1 Month Anniversary

Well, I celebrated one month at my new job this week! When I say 'celebrated', I mean I turned up to work as though it was a normal day, got on with my tasks and realised with a strange jolt to my insides that it was exactly 1 month to the day since I had started. And what did I do? Send fevered WhatsApp messages to my mates highlighting this fact and ordering afterwork cocktails to toast to the occasion? No, primarily because we do that anyways, regardless of having something to celebrate (who really needs an excuse to get turnt anyways?) and secondly, because I'm a neurotic bag of nerves.

As I trawled the Interwebs and books for titbits of juicy historical nuggets, my mind began to tick over: was I doing well in my role? Am I making enough of an effort? How noticeable are miso soup stains on a white shirt? How many trips to the loo is too much? Oh God, I haven't done a tea round today - am I the Queen of the Selfish Tea? And so on and so forth.

In an industry as large and as oversaturated as TV and media, getting in is purported to be notoriously difficult; more difficult than eating half a bag of share-sized Maltesers and leaving the rest for the next day (I've tried and failed on numerous occasions). But on 'getting in' I've quickly learned that putting yourself out there, getting the best gigs and therefore progressing is akin to threading your own eyebrows: there are some talented gods that can do it, you wish you could do it and gosh darn it, with some practice you just might be able to one day. You're only going to get ahead by being your own orchestra - I'm talking tooting your own horn, blowing your own trumpet and clashing the hell out of your own cymbals. This is something, I am terrible at doing. What I like to think is bashful modestly is actually a self-crippling and annoying tendency to subsist between self-depreciation and shyness. Excellent. Apparently, women are most likely to feel this way - we like to wait for a pat on the back and never like to boast - lest we be seen as bossy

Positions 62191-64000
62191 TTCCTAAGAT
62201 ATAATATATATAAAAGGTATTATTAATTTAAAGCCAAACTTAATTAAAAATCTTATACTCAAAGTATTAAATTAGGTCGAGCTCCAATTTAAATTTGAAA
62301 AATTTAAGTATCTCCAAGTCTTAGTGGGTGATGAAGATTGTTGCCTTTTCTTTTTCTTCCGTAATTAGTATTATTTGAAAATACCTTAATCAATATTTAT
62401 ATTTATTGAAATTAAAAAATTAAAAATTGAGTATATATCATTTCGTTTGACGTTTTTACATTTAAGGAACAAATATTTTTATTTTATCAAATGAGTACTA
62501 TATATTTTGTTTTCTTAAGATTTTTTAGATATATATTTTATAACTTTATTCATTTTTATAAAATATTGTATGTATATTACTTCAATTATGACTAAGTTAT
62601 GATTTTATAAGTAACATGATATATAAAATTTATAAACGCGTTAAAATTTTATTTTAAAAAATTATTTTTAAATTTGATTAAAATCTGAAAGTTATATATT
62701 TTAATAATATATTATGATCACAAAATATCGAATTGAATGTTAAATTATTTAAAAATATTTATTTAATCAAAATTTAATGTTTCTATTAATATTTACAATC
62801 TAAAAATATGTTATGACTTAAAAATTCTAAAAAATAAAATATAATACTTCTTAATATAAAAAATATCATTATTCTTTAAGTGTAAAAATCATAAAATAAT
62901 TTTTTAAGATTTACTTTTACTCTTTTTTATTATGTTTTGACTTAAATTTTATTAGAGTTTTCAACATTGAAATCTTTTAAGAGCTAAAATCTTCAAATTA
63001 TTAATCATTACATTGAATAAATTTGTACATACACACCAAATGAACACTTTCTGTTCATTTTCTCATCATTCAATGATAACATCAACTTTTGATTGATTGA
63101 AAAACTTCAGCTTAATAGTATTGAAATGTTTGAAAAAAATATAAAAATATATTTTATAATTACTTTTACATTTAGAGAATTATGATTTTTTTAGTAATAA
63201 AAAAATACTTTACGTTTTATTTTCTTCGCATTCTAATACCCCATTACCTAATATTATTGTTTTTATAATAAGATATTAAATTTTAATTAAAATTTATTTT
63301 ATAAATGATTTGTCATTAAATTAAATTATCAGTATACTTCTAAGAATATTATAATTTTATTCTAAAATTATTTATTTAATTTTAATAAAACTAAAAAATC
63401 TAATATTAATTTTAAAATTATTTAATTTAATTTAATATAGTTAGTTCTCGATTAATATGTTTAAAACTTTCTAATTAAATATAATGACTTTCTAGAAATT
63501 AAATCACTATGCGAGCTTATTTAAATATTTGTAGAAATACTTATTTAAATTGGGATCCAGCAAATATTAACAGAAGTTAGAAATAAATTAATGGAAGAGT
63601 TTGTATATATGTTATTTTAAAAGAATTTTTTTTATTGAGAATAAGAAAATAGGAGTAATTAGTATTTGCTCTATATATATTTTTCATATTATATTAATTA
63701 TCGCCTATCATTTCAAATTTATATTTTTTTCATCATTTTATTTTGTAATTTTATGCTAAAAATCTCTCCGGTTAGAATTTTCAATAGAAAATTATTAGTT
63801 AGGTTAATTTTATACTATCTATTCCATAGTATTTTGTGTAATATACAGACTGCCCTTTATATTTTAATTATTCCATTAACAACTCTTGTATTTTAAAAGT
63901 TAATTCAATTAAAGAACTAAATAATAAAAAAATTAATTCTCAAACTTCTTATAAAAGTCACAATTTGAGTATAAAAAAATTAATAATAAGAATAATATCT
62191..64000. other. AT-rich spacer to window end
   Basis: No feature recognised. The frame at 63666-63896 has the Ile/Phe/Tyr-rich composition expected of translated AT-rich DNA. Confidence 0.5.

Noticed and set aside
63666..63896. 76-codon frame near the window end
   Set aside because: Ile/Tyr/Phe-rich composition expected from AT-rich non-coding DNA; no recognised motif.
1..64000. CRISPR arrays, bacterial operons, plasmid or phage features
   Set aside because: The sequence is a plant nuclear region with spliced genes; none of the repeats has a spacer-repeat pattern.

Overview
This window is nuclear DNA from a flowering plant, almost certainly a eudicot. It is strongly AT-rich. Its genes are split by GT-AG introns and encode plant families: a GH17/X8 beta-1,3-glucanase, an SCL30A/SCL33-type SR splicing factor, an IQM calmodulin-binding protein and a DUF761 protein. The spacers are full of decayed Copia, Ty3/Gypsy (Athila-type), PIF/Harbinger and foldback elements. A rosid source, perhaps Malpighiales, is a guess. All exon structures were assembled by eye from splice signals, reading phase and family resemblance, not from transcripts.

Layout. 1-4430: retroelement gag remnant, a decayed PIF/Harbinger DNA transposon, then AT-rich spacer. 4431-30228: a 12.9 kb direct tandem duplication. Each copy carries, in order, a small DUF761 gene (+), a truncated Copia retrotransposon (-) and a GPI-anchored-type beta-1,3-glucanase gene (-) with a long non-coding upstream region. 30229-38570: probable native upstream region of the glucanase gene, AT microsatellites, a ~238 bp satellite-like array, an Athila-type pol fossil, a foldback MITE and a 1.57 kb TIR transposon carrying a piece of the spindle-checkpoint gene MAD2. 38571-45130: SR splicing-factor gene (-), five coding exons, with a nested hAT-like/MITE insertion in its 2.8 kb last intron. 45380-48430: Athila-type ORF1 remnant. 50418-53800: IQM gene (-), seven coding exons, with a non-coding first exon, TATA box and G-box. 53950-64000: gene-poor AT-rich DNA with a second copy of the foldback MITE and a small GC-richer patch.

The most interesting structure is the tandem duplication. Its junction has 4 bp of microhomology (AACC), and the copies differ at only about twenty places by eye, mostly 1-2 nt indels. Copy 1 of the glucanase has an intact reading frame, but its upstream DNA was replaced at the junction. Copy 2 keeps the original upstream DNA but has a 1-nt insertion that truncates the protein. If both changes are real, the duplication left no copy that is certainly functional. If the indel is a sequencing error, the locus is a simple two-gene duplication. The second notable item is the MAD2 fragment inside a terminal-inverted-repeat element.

So, in that vein, I decided to draw up the Get The Hell Out of Your Fucking Feelings and Put Yourself Out There or You'll Not Get Very Bloody Far At All Initiative - which for my sins can be shortened, but hey, I like to be a loquacious as possible. Here goes:
  1. When you've completed a task, let your colleagues know. This may sound ridiculously obvious to some, but just this week, a Researcher I work under was looking over some work I'd done, and commented on how amazing it all was. She couldn't believe I'd done it, even though she'd asked me to; I just assumed she knew that's what I was up to. Apparently not. So unless you want your colleagues to think you're a snotty-nosed freeloader taking up valuable oxygen, I suggest you pipe up hella quick with all that amazing shit you're doing.
  2. When new people come along, be it a new boss, contributor, animal handler, introduce yourself! No Jacquie, don't shuffle around like the spectre of Twenteen Angst in the background, step forward and say 'Hi'.
  3. Yeah and when you do say 'hi', don't gabble embarrassingly: 'I'm just the intern - actually I'm a bit of a fraud, I have no idea why I'm here!' Yes, I've actually said this. Repeatedly. I like to follow this statement with nervous, angsty laughter whilst the person sentenced with the pleasure of my company, looks on, completely nonplussed. 
  4. Own it. Own yourself. Be Your Brand. Yes, this does sound like sickly-sweet crap usually spoken by people with impossibly glossy hair and LA bright-white teeth, but it's true. Stop doubting yourself, what you believe in and questioning why you stick out/think differently. It's okay. Adapt to your surroundings by all means (no one like the obnoxious prat who barks about how alternative and anti-establishment they are) but accept what makes you different - who knows, maybe you'll be able to use it to your advantage one day?
Mediate on this, everyday.

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